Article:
Friday, September 29, 2017

Why The Flag Protests Are Offensive To Me

As a child I was taught to love and respect my country and my flag. And why not? America has always been one of the greatest, most generous and welcoming country in the world. Sure, we've had our problems. Every society in history has had problems. But we've worked through many of them and made things better.

Slavery and the past treatment of black people in this country is a sad part of our history. It took over 100 years to end the practice of slavery in the United States and it really only happened because Abraham Lincoln wanted to further degrade the South so they'd surrender. Lincoln, while a greataft President, wasn't initially going to end slavery. He only wanted to keep it from spreading to other states.

Fast forward to modern times. The protest by Colin Kaepernick is, according to his own words, about police brutality toward people of color and their “bodies in the street.” It would be a worthwhile cause.... if it was true. Statistics and court rulings don't support it as a wide spread problem. Sure – there have been a few wrongful shootings by police. And those police have, for the most part, been prosecuted.

I'd like to know which cases, which “bodies on the street” Kaepernick is talking about. Michael Brown, perhaps? No wrongdoing by the officer in that case. Eric Garner – who was “killed for selling cigarettes?” Actually, Garner died of a massive heart attack. Police didn't kill him. They only apprehended him.

Perhaps Philando Castile. He was shot in his car after being told not to reach for a weapon that he told the officer he had. Although the officer was indicted (the suspect's gun was in his pocket) he was acquitted of the charge of second degree murder because the jury believed he was in fear for his life. The office was Hispanic, not white.

In 2016, Roland G. Fryer, Jr., an African American professor at Harvard, did a study of police shootings. He concluded that not only were white suspects shot more often than black, but that white and black suspects were armed fairly equally when the shootings occurred.

“It is the most surprising result of my career,” Fryer said in an interview with the New York Times. He hadn’t expected to find such balance.

The point here is that Colin Kaepernick's protest isn't actually based on fact. And the subsequent protests by the other players and coaches are also based on faulty information. Those who are protesting against President Trump are somewhat ridiculous since, like them, Trump is entitled to his own opinion, regardless of how poorly he might express it.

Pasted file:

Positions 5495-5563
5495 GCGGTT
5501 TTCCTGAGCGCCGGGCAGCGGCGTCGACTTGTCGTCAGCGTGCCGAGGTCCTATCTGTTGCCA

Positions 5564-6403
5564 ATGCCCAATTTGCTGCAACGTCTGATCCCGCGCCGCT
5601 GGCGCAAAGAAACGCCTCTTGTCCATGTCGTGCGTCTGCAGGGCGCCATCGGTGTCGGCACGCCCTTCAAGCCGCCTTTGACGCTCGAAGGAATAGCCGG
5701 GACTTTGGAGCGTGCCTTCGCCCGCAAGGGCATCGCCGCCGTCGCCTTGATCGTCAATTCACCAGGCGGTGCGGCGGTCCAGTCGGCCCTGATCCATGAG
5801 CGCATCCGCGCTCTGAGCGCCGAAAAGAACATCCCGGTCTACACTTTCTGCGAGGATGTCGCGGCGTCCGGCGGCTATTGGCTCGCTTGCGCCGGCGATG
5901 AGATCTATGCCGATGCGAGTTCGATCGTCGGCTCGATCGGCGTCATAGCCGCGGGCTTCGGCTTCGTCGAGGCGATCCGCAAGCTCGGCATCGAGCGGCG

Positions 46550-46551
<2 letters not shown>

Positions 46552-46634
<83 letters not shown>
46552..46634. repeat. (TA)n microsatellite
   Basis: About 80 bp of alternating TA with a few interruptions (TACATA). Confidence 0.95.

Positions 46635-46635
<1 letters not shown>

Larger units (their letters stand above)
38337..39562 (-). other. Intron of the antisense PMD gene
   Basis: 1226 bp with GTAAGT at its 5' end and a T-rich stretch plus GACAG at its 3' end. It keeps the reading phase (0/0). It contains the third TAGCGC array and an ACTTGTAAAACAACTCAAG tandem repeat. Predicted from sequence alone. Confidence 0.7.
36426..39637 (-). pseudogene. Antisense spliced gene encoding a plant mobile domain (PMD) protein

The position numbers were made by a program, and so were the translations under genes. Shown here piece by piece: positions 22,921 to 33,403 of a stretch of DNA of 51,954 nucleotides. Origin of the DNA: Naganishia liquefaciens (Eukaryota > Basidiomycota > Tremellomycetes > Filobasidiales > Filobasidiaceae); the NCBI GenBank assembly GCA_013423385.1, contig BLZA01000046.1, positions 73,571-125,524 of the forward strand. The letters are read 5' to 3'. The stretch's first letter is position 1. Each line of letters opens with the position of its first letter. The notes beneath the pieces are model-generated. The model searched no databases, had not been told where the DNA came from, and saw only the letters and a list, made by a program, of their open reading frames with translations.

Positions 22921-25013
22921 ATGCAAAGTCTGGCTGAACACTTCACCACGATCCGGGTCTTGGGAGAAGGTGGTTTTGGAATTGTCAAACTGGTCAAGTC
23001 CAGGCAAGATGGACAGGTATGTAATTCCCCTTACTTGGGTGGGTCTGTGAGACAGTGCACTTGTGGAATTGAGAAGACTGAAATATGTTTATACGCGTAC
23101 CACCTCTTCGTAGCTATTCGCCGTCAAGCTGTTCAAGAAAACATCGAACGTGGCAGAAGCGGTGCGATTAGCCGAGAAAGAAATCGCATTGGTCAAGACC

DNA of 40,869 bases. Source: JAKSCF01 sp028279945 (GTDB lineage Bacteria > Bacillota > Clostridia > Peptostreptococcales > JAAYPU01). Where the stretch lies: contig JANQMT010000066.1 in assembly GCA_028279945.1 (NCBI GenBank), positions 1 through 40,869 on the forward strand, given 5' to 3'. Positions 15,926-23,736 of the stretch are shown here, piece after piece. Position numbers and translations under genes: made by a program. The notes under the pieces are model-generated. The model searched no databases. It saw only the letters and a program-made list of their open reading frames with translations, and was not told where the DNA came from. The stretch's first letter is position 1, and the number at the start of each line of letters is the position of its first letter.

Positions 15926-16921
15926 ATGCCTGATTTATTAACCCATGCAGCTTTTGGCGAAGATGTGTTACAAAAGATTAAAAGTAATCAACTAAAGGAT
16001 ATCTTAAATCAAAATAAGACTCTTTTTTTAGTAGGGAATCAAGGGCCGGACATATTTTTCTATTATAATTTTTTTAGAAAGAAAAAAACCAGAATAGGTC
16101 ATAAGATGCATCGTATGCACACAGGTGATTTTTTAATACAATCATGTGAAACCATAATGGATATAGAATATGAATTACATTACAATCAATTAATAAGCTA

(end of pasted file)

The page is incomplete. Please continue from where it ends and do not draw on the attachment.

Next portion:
The reason the protests irritate me, as much as I support the players' Constitutional right to do it, is because of my own history. I spent eight years in the United States Air Force. I joined voluntarily in 1977. One of the proudest moments of my life was the first time I stood on the parade field with about 500 other new airmen and saluted the flag as it was being lowered at the end of the work day. I had goose bumps watching that flag come down during the retreat ceremony, knowing I was doing something only a small percentage of Americans will ever do.

For the next eight years I stopped what I was doing and stood at attention any time I heard retreat being played somewhere on the base. It not only was required but it was about showing respect to the flag and our country. That's why most veterans are irritated about the protests during the national anthem. It's because we feel a certain pride when we see the flag and/or hear the national anthem. And that pride is bigger than petty social grievances.

Some people will disagree with me, including some veterans. That's OK. It's their right to disagree.

That flag and that anthem are symbols of the reason the NFL players have a right to protest. That's the ironic part – the idiots don't understand that.

Protesting against the flag or the national anthem is not going to solve the problem that Kaepernick believes is genuine. There are some who say “He's not protesting or disrespecting the flag or the anthem.” But he himself said he was. I have no reason to doubt him.